Keywords: bayesian |  MCMC |  mcmc engineering |  formal tests | 


The Gewecke test takes two non-overlapping samples and compares their means, trying to see how similar they are. The Gelman-Rubin test compares the winthin-chain to between-chain variance.

So far, we have looked for stationarity visually. We have inspected traces to see if they are white-noisy. We have made histograms over subsets of the chain, and traceplots of multiple chains with different starting points. Let us now look at some formal tests.

Gewecke Test: Testing for difference in Means

Let $H_0$ be the null hypothesis that there is no difference in the means of the distributions from each of the stationary chains. That is

In other words, the distribution of the difference in chain samples is a 0-mean distribution.

The standard deviation of this distribution is:

Now, assume the usual rejection of $H_0$ if the p-value is below the 5% limit: that is, if $H_0$ is correct, there is only a 5% chance of the absolute value of the mean difference being larger than 2 standard deviations (1.96 to be precise). That is:

Gelman-Rubin Test

This test also uses multiple chains. It compares between-chain and within-chain variance. If these are very different we havent converged yet.

Lets assume that we have m chains, each of length n. The sample variance of the $j$th chain is:

Let $w$ be the mean of the within-chain variances. Then:

Note that we expect the winthin changes to be all equal asymptotocally as $n \to \infty$ as we have then reached stationarity.

Let $\mu$ be the mean of the chain means:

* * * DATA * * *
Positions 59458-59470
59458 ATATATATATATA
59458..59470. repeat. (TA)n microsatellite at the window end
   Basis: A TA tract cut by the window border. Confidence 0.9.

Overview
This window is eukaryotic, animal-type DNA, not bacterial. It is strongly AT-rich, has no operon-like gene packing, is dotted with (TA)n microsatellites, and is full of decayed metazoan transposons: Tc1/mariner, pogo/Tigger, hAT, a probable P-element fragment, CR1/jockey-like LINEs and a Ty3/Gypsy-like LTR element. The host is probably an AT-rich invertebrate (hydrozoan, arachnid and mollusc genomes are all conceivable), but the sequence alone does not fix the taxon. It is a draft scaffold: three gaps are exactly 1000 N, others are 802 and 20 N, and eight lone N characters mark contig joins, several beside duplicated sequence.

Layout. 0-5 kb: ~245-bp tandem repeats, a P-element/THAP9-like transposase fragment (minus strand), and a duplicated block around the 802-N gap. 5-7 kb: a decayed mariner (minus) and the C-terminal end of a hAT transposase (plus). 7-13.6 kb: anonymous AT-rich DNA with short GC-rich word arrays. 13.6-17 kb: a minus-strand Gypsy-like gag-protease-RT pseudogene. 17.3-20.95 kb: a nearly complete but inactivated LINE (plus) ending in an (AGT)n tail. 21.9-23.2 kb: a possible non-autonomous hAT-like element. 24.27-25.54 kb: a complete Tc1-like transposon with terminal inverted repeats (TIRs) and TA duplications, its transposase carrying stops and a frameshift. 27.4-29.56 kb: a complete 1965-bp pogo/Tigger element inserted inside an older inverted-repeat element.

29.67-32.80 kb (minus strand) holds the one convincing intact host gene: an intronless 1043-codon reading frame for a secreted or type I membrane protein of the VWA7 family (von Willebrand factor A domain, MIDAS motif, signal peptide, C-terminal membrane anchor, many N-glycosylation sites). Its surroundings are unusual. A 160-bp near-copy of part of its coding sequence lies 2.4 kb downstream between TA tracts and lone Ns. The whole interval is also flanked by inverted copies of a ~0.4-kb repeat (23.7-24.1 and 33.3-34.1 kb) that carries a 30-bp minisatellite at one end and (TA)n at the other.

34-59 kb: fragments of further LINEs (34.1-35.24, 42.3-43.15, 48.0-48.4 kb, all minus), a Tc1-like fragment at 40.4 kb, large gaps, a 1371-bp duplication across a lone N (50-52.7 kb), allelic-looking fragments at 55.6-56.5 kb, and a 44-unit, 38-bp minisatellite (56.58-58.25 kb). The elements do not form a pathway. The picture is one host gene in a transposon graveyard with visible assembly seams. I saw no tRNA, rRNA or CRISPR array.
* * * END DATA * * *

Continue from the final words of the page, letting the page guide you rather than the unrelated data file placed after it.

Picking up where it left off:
The between chain variance can then be written as:

This is the variance of the chain means multiplied by the number of samples in each chain.

We use the weighted average of these two to estimate the variance of the stationary distribution:

Since the starting points of our chains are likely not from the stationary distribution, this overestimates our variance, but is unbiased under stationarity. There $n \to \infty$ and only the first term sruvives and gives us $w$.

Lets define the ratio of the estimated distribution variance to the asymptotic one.:

Stationarity would imply that this value is 1. The departure from stationarity, the overestimation then shoes up in a ratio larger than 1.

Autocorrelation and Mixing: Effective Sample size

As we have seen, autocorrelation and stationarity are related but not identical concepts. A large autocorrelation may happen due to strong correlations in parameters (which can be measured), or due to smaller step sizes which are not letting us explore a distribution well. In other words, our mixing is poor. Unidentifiability also typically causes large correlations (and autocorrelations) as two parameters may carry the same information.

The general observation that can be made is that problems in sampling often cause strong autocorrelation, but autocorrelation by itself does not mean that our sampling is wrong. But it is something we should always investigate, and only use our samples if we are convinced that the autocorrelation is benign.

A good measure to have that depends on autocorrelation is effective sample size(ESS). With autocorrelation, the ‘iid’ness of our draws decreases. The ESS quantifies how much. The exact derivation involves us going into time series theory, which we do not have the time to do here. Instead we shall just write the result our: